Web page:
Player B must score to extend – 42/150 = 28.0%

      … Player B being equally unsuccessful in either case, about 5% below the “expected” 33%. Which in a sample of this size is over 20 goals below expectation. Can this just be random noise, or is there something else at play? Can it possibly be a psychological thing, that the guy who has a chance to win outright, or who has to score to keep it alive, is under a bit more pressure than the first guy, who can relax slightly in the knowledge that the goalie has his back?

    10. April 15, 2009 at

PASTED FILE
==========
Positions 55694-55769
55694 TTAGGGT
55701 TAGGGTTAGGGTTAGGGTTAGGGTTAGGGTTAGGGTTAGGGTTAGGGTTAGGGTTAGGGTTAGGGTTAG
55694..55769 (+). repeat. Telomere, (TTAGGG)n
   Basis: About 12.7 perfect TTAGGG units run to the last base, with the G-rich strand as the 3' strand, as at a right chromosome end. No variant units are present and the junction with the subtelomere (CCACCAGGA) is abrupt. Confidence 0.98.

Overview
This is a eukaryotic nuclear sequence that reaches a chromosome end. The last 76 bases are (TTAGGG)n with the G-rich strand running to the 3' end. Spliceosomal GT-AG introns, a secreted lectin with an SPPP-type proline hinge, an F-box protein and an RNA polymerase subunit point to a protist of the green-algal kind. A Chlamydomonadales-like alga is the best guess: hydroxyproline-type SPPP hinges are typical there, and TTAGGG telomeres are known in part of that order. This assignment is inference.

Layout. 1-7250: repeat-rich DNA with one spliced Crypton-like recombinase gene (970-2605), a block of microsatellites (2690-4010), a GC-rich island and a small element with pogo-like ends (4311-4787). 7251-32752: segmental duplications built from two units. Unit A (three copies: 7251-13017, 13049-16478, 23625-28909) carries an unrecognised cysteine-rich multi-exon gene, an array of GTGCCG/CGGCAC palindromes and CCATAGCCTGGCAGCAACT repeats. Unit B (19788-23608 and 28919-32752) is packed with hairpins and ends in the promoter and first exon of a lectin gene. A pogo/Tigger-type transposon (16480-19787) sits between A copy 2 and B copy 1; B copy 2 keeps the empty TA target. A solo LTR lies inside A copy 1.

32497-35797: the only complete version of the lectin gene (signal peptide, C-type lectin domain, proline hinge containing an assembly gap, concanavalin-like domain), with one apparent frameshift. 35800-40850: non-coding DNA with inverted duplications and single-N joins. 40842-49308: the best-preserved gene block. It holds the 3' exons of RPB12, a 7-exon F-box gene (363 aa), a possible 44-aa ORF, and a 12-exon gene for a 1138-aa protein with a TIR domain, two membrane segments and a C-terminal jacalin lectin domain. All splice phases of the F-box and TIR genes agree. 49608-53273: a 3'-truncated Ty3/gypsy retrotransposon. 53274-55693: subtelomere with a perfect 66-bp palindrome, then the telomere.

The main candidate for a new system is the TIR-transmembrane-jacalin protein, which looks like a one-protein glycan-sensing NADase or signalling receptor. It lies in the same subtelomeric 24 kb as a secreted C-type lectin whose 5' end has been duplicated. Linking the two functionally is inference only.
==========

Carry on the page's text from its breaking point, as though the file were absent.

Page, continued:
Maybe I’m the only one, but I wouldn’t hate to see Kotalik back on a Sykora-type deal ($2M for a short term). The guy played well enough with the Horcoff-Hemsky combo that, barring a MacT-Penner love-in or a high-end acquisition, I wouldn’t mind seeing it continue.

      The underlying 27-10-83 numbers were stronger than the 21-10-83 numbers to be sure, but those numbers included Visnovsky. Even then, the difference in Corsi wasn’t worth an extra $2.25M.

      Of course, at the UFA stage and coming off a decent showing, I’m going to guess a one or two year deal isn’t in the cards.

    11. Hawerchuk
      April 17, 2009 at

      Bruce -

      I wrote up a post for you on the distribution of shots a while ago –


      One thing I found that was interesting was that guys who have taken 3 or fewer shots have a much lower scoring rate (~20%) than guys who’ve taken more. PPG doesn’t correlate very well with SO%, but not getting selected to take them does…